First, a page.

Mark was sometimes called by his Jewish name, John, and sometimes by his Roman name, Mark.
Mark was someone who failed but managed to recover from his failure to finish well. When Barnabas and Paul went as missionaries, they took Mark to help.
(Acts 13:5 NIV) When they arrived at Salamis, they proclaimed the word of God in the Jewish synagogues. John (i.e. Mark) was with them as their helper.
They went from Antioch to Cyprus and then on to Pamphylia, where Mark left them and returned to Jerusalem. The most likely reason was because of the dangers of the rough interior country towards which Paul was heading. Apparently Mark’s zeal had dwindled and his courage had failed him.
(Acts 13:13 NIV) From Paphos, Paul and his companions sailed to Perga in Pamphylia, where John (i.e. Mark) left them to return to Jerusalem.
Later, when Paul and Barnabas planned another journey, Barnabas wanted to take Mark. When Paul refused, Barnabas and Mark went together while Paul and Silas went together (Acts 15:36-40).
However, Mark did not allow himself to remain in failure. He proved himself once again to be a faithful servant of God. He later rejoined Paul in his ministry. We know this because when Paul wrote to Philemon, Mark was one of Paul’s fellow workers who sent greetings (Philem. 24). Paul wrote to the Colossians to receive Mark if he came to them (Col. 4:10). When Paul wrote his final letter to Timothy, he asked Timothy to bring Mark with him because Paul considered Mark a useful helper (2 Tim. 4:11). Mark moved from being someone disapproved by Paul to one of the three men that Paul wanted to be with him in the end.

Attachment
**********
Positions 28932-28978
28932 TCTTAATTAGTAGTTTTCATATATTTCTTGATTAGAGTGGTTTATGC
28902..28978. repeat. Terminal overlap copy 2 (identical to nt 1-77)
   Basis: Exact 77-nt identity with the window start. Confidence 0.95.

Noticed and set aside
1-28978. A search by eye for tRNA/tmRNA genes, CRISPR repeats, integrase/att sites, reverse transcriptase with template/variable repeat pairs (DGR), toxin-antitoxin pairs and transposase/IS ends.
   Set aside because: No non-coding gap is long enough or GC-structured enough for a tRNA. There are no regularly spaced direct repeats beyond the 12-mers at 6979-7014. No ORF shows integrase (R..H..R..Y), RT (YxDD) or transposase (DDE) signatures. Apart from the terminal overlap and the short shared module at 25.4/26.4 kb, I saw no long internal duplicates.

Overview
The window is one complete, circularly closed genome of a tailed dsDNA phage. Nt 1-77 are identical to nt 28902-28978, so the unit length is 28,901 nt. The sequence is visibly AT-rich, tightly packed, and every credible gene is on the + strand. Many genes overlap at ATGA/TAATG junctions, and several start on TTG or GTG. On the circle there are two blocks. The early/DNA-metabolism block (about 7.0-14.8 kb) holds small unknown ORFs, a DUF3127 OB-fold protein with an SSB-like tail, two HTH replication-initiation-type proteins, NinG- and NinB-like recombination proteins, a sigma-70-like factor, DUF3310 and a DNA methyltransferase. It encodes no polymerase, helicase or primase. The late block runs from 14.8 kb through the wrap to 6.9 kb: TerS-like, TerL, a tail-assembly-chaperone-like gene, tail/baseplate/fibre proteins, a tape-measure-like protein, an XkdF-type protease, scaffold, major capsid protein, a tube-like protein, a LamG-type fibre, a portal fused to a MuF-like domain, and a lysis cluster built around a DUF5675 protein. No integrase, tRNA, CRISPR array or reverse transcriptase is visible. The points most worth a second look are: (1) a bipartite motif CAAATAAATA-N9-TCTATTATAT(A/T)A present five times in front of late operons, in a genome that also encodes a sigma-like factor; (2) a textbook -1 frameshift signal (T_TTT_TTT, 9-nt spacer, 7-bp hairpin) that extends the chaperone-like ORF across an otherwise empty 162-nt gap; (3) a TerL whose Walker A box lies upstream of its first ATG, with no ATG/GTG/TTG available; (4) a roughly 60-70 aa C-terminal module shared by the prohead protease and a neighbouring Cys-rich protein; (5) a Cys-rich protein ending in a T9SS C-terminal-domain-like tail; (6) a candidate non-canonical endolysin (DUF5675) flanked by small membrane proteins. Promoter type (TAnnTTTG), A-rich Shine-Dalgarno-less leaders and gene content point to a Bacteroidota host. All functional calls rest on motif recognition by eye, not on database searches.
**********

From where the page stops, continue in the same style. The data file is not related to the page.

Mark was not only useful to the great apostle Paul; he was useful to the leader of the church Peter, who referred to Mark as his “son,” and sent greetings from him near the end of his first letter (1 Pet. 5:13). Mark had come to the point where he was worthy to have his encouragement and prayers sent along with Peter’s to strengthen the persecuted disciples of Christ.